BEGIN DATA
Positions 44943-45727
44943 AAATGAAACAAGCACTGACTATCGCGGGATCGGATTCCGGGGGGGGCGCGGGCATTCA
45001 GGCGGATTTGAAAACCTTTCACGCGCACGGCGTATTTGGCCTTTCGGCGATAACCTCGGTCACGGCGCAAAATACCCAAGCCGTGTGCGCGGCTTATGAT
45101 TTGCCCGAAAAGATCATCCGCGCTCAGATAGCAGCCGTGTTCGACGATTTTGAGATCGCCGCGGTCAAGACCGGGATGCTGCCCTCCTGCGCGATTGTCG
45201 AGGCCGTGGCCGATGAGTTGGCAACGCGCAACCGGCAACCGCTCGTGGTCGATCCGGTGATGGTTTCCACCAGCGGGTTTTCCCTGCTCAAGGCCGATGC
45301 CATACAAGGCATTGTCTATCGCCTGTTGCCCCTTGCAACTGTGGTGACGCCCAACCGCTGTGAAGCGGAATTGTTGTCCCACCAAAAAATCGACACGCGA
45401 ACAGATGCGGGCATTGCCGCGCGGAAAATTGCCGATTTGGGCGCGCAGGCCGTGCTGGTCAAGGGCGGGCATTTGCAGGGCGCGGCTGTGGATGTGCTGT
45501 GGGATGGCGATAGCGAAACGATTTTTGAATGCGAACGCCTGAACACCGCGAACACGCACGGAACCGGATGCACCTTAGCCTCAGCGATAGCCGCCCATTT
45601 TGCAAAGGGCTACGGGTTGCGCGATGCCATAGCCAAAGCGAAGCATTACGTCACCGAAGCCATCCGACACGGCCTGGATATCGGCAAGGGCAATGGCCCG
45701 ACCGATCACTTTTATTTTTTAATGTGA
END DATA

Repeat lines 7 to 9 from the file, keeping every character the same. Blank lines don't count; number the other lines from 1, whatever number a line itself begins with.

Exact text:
45401 ACAGATGCGGGCATTGCCGCGCGGAAAATTGCCGATTTGGGCGCGCAGGCCGTGCTGGTCAAGGGCGGGCATTTGCAGGGCGCGGCTGTGGATGTGCTGT
45501 GGGATGGCGATAGCGAAACGATTTTTGAATGCGAACGCCTGAACACCGCGAACACGCACGGAACCGGATGCACCTTAGCCTCAGCGATAGCCGCCCATTT
45601 TGCAAAGGGCTACGGGTTGCGCGATGCCATAGCCAAAGCGAAGCATTACGTCACCGAAGCCATCCGACACGGCCTGGATATCGGCAAGGGCAATGGCCCG